Local experts argue the existing population criterion does nothing for reducing poverty, illiteracy and population growth in the country where population growth rate at 2.7 percent, according to one estimate, is one of the highest in the world and where 33 percent of the population lives below national poverty line. How will the most populous province discourage population growth when population provides it with the basis to secure additional funds? It would be better if greater incentive would have been provided to the provinces decelerating the population growth and sponsoring population welfare programs.
It is worth mentioning that Australia and in many other federations of the world, the IPD is one of the factors, which are considered for the distribution of resources among federating units.
Federal government poverty reduction statistics show 32 percent backwardness for NWFP and 24.9 for Balochistan. The parametric ratios indicate Balochistan's share in population as 5.11 percent, IPD 82.9 percent, and revenue collection 2.4 percent.
Provincial finance secretary told this scribe that provincial government has challenged the federal government's poverty reduction statistics showing NWFP as the country's most backward and poorest province.
The province's own revenue generation has been estimated at Rs3.47 billion, of which Rs2.50 billion is non-tax income and only Rs972.16 million is expected to be collected as taxes. The province is in dire need of resources to combat backwardness and drawing out of the underdevelopment trap. The UNDP's Pakistan National Human Development Report 2003 has found that out of Pakistan's top 20 most backward districts, 50 per cent are located in Balochistan. The report also indicated 0.499 HDI for the province with HDI distance of 45 percent. Will almost half of Pakistan area be left backward and not provided sufficient funds only for the reason of being smallest province with respect to population? Balochistan is paying the price for being least populous federating unit.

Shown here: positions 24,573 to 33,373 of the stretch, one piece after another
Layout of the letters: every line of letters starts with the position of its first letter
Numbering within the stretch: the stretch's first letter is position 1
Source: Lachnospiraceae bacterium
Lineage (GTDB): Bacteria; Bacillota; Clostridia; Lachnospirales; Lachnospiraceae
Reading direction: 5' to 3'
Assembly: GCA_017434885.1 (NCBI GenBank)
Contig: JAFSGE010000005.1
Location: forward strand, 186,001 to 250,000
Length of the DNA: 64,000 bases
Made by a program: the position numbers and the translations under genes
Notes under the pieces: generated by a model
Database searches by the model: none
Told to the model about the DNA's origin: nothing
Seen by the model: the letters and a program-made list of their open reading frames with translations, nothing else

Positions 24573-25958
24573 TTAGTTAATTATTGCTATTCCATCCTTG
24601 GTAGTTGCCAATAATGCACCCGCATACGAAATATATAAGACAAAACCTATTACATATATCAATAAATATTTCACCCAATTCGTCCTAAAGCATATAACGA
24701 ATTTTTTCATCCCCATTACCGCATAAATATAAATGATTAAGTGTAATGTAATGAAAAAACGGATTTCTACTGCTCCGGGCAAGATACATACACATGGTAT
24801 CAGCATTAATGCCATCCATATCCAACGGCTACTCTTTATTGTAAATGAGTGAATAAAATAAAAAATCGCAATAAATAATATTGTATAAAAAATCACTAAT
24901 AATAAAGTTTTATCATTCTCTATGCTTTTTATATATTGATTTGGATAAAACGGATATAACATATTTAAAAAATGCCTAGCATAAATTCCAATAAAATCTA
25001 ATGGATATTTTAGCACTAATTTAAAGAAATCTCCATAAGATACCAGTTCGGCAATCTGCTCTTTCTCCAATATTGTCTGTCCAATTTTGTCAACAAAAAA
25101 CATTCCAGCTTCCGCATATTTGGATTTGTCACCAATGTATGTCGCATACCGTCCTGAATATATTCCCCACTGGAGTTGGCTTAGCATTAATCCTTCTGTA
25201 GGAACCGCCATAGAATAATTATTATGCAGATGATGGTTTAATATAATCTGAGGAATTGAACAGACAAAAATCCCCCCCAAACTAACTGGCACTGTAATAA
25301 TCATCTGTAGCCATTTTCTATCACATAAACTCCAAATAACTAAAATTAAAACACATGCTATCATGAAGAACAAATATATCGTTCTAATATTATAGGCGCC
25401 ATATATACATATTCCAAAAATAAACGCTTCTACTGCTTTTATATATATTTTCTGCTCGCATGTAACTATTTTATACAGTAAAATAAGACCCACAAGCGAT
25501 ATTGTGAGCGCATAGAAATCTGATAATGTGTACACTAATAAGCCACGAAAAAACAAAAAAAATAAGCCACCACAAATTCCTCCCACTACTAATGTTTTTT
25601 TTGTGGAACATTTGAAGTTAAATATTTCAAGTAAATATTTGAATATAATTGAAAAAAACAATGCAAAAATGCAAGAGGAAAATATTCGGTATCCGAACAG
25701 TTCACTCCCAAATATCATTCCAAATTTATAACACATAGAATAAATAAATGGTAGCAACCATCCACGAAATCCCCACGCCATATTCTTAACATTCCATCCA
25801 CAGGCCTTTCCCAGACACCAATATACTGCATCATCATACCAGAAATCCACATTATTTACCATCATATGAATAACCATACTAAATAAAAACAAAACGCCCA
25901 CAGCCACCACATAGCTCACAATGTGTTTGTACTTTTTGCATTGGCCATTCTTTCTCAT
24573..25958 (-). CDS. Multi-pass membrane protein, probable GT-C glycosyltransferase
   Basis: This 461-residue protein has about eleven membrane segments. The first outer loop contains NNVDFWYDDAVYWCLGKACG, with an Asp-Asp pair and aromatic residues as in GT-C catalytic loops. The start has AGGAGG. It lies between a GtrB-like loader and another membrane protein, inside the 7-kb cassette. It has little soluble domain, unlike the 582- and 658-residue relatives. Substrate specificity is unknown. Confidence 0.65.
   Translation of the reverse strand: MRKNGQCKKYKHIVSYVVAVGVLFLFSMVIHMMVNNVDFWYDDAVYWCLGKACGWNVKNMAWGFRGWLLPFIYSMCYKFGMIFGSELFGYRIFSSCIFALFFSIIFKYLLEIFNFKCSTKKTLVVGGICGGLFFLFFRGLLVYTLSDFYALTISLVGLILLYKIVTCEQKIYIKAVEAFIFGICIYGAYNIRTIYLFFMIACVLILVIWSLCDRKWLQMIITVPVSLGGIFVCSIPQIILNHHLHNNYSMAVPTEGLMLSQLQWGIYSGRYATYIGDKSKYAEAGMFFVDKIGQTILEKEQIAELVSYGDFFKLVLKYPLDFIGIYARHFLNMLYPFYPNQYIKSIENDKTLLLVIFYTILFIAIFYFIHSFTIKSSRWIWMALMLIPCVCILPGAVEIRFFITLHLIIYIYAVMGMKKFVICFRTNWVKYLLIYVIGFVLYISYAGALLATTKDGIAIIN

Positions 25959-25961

Baloch nationalists believe the existing sole population criterion for distribution of national resources is based on political indicators. Stronger the province politically would be, greater it would be the receiver of resources; and more deplorably at the expense of politically weaker federating units. What an irony?
Political power indicators expose the dominance of one province in all the power circles - bureaucracy, both civil and military, National Assembly and the Cabinet. This dominance finds its manifestation in economic planning, policy-making decision-making processes in Islamabad. Balochistan has been most voiceless and hence most neglected province.
The province needs to find new and dependable sources of income to reduce dependence on federal divisible pool. It has no effective administrative control over its natural resources. It is the federal agencies that control production, transmission, distribution and revenue generation of natural resources in province. The province has repeatedly expressed its serious reservations about the federal government's method of calculating wellhead cost of gas.
Though Balochistan has a rich mineral endowment yet this sector contributes nominally to the provincial GDP. It has actually been the federal government that remains responsible for mineral sector development. The undeveloped or under-developed status of this sector shows that it has suffered years of neglect.
The constitution provides the flexibility of dynamically varying the distribution formulas in line with the changing needs of time. Unfortunately, the country has a checkered history of NFC.
Fiscal federalism is yet to gain roots in the federation which is one of the major causes of lack of harmony and stability in the country.